Last week I introduced how inVentiv (VTIV) coordinates its breadth of services. By strategically sharing information and providing integrated services, inVentiv moves the company from a “guest” to a “host.”
This seems to be the original insight that led inVentiv to begin filling in its capabilities through acquisition. As CEO Blane Walter explains, “Prior to the inChord acquisition [in which inVentiv bought the marketing firm that Blane had founded], we were the leader in providing reps. Then inVentiv bought into being the leader of providing clinical support. In 2005, the insight was that we’ve done well in those businesses, and now we could go into marketing and reaching patient outcomes.”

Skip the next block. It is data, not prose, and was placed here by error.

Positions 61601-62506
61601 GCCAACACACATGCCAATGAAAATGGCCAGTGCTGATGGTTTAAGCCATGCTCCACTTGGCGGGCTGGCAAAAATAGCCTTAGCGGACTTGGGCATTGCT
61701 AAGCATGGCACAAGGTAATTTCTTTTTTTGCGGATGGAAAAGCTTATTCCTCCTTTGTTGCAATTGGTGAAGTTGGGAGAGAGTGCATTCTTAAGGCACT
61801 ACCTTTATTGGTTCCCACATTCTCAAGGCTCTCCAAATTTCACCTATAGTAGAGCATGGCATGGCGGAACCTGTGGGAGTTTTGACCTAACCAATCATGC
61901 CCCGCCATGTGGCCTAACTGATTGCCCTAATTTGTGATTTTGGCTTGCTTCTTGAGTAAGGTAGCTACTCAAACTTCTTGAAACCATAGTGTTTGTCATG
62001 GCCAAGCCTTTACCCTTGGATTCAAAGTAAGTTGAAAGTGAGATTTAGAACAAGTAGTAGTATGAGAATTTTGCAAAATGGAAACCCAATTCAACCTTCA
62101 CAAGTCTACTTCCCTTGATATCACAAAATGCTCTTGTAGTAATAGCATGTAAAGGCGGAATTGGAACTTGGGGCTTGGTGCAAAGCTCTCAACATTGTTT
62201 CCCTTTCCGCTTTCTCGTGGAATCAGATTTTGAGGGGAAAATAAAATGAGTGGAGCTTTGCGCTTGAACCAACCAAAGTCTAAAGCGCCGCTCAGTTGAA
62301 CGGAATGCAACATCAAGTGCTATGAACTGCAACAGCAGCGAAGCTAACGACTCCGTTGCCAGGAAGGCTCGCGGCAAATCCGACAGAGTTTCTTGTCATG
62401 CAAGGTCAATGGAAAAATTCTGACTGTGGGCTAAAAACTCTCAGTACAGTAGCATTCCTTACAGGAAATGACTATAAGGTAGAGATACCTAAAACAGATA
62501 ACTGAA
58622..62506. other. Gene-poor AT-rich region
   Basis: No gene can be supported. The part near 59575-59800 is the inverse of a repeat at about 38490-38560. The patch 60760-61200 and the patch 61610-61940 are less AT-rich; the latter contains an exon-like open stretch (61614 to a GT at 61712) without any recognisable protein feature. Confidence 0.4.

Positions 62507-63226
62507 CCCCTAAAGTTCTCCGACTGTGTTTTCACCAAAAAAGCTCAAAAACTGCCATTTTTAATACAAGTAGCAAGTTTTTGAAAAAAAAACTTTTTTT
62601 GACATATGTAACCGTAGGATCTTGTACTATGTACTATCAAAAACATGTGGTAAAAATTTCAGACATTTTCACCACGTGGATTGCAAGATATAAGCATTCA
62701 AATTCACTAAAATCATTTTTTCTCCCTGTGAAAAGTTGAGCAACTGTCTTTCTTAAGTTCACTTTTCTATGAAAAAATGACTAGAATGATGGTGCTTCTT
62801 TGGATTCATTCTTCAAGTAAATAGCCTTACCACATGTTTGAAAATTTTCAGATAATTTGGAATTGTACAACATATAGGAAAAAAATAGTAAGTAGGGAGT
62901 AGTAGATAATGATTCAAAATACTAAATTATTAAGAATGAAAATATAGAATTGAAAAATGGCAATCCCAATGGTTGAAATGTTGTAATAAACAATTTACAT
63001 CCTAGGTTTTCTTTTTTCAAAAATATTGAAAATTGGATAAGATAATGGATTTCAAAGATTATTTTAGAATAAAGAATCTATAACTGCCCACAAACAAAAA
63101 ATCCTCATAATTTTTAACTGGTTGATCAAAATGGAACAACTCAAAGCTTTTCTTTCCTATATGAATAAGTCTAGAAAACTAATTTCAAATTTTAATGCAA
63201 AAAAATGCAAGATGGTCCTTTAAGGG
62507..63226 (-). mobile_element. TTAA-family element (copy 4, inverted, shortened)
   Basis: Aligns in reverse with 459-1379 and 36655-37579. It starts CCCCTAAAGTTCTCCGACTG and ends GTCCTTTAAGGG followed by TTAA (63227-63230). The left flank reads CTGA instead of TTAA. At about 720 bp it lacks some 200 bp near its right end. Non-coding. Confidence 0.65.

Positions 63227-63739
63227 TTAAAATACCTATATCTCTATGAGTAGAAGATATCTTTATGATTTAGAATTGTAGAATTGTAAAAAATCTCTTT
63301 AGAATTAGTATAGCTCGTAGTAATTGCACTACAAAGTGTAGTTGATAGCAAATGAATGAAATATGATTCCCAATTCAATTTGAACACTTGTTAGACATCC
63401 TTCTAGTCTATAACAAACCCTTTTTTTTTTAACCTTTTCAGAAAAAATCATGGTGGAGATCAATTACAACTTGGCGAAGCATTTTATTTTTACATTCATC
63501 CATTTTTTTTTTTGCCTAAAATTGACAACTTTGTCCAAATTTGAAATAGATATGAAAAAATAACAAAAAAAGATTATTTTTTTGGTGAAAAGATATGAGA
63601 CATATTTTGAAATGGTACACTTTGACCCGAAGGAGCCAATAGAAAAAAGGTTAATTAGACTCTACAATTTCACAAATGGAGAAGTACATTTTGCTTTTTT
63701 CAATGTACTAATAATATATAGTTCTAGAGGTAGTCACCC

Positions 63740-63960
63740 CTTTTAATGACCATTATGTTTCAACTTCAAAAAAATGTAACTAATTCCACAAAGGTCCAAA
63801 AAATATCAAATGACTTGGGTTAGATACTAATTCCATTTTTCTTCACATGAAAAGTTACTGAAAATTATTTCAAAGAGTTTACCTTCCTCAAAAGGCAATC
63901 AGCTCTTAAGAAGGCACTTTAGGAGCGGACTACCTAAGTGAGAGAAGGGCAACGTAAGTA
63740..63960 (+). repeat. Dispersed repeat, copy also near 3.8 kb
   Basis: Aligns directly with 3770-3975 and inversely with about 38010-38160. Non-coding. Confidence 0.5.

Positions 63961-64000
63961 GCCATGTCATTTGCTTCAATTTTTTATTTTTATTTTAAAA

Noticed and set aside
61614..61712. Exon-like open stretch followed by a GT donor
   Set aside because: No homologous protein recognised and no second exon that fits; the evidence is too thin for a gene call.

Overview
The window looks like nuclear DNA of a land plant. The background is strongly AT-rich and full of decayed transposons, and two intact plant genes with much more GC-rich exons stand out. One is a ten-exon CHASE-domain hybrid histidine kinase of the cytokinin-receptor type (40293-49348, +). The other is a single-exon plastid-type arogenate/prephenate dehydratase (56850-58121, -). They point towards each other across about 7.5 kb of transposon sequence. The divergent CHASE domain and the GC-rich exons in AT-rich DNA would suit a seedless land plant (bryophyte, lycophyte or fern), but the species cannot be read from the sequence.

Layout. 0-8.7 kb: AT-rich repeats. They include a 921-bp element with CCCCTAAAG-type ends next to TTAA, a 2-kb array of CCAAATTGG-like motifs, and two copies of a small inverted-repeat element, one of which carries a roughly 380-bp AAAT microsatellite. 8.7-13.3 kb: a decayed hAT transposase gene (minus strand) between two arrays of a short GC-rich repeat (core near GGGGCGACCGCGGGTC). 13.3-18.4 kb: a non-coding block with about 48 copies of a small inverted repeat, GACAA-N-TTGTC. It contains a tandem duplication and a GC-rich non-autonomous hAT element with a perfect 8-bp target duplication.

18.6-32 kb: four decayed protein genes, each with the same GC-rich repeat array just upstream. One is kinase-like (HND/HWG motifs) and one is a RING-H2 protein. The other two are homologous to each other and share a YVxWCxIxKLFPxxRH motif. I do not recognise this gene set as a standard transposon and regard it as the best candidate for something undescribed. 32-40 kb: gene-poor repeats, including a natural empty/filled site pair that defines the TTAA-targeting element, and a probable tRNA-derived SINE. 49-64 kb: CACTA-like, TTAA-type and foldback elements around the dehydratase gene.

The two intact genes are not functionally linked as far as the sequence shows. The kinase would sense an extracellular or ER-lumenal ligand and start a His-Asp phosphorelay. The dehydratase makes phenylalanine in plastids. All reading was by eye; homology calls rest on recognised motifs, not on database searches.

So inVentiv has sequentially added services, expanding step by step, into its clients’ businesses. The company has found that when a client uses more than one service, its risk of losing that client drops meaningfully. In this way, inVentiv’s guest-to-host strategy supports one of the first pillars we discussed: customer captivity.
That is something that cannot be underestimated. In their book, ‘Competition Demystified’, Bruce Greenwald and Judd Kahn define customer captivity as a true competitive advantage.
They write, “This can be because the customer has high costs in switching to an alternative product or service provider, or high costs in searching for this alternative, or simply because the customer has developed a strong habit in buying the product or service.”
The captured customer is golden, and outthinkers look for ways to attract and keep clients. Ask yourself the questions below to see how you can combine services or products to help you expand more deeply into your customer’s territory.
- What do we do best?
- What supplemental service or product do we hear our customers asking for?
- What are our clients‘ three most important needs?
- How can we offer new services or products to fill those needs?